They are followed by voters of the Social Democrats (63 percent), the Greens (62 percent) and Merkel’s Christian Democrats and Bavarian sister-party CSU (51 percent).

The data used was based on an online survey conducted by YouGov Deutschland GmbH, in which 2,059 people participated between March 16th and 18th. The results were weighted and are representative of the German population aged 18 and over.


by contrast – dagegen

memorable/noteworthy – denkwürdig

worsen/deteriorate – verschlechtern 

to be based on something – auf (etwas) beruhen

We’re aiming to help our readers improve their German by translating vocabulary from some of our news stories. Did you find this article useful? Let us know.

Member comments

  1. The government certainly only seems to have a hammer, as they only have one way to deal with the crisis. The delay of innovative solutions and functional expansion of contract tracing to this late in the game is already a losing proposition.

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Could there be a new wave of Covid-19 in Germany this autumn?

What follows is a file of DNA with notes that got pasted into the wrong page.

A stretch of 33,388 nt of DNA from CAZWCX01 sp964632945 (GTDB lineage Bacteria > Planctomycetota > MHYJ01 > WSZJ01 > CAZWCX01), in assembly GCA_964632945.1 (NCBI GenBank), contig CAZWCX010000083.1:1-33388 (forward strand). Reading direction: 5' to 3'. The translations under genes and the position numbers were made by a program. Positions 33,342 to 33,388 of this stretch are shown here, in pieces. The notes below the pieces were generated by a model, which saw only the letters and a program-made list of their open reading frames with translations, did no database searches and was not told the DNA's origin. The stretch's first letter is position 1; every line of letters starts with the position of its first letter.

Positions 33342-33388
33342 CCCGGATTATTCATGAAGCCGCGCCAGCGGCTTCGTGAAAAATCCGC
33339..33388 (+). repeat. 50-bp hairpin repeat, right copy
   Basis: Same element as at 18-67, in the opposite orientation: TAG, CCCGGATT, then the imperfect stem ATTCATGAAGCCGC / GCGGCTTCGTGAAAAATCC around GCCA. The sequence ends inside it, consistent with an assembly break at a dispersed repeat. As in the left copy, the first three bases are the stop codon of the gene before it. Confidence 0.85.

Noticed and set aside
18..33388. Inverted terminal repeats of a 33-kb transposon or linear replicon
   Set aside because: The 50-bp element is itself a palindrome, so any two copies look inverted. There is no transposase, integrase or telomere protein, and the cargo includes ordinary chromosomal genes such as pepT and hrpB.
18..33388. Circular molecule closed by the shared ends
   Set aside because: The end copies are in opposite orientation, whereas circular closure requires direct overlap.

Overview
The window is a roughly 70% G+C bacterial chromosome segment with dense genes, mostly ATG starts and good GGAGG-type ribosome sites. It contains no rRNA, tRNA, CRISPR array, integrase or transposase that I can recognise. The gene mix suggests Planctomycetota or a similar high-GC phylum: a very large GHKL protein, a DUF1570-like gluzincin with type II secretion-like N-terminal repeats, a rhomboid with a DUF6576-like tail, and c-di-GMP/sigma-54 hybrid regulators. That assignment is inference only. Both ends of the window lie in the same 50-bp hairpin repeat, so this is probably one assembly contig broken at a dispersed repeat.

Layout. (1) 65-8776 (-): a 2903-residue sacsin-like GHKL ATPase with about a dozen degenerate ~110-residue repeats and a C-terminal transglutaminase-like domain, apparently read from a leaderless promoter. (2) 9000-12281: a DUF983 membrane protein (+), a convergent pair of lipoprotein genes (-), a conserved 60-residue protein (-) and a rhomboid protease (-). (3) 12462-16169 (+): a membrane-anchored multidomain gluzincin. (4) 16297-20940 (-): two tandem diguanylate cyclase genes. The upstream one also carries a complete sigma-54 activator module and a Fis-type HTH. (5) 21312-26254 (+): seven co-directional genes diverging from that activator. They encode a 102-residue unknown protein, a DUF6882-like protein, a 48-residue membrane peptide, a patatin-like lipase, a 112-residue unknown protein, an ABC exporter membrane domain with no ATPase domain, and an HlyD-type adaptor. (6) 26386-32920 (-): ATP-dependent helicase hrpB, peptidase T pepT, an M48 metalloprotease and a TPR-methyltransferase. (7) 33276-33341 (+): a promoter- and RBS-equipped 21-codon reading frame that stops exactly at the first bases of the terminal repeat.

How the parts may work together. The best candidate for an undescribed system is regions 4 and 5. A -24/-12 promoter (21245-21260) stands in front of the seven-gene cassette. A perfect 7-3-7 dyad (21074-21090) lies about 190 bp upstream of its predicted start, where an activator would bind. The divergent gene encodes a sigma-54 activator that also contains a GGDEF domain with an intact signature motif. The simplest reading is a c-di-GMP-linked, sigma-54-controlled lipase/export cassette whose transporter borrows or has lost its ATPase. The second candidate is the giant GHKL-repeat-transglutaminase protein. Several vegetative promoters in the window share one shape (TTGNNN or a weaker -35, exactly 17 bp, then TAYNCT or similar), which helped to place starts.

It’s back again: amid sinking temperatures, the incidence of Covid-19 has been slowly rising in Germany. But is this enough to merit worrying about the virus?

Could there be a new wave of Covid-19 in Germany this autumn?

More people donning face masks in supermarkets, friends cancelling plans last minute due to getting sick with Covid-19. We might have seen some of those familiar reminders recently that the coronavirus is still around, but could there really be a resurgence of the virus like we experienced during the pandemic years?

According to virologists, the answer seems to be ‘maybe’: since July, the number of people newly infected with Covid-19 has been slowly rising from a very low level.

According to the Robert Koch Institute (RKI), nine people per 100,000 inhabitants became newly infected in Germany last week. A year ago, there were only around 270 reported cases.

Various Corona variants are currently on the loose in the country. According to the RKI,  the EG.5 (also called Eris) and XBB.1.16 lines were each detected in the week ending September 3rd with a share of just under 23 percent. 

The highly mutated variant BA.2.86 (Pirola), which is currently under observation by the World Health Organisation (WHO), also arrived in the country this week, according to RKI. 

High number of unreported case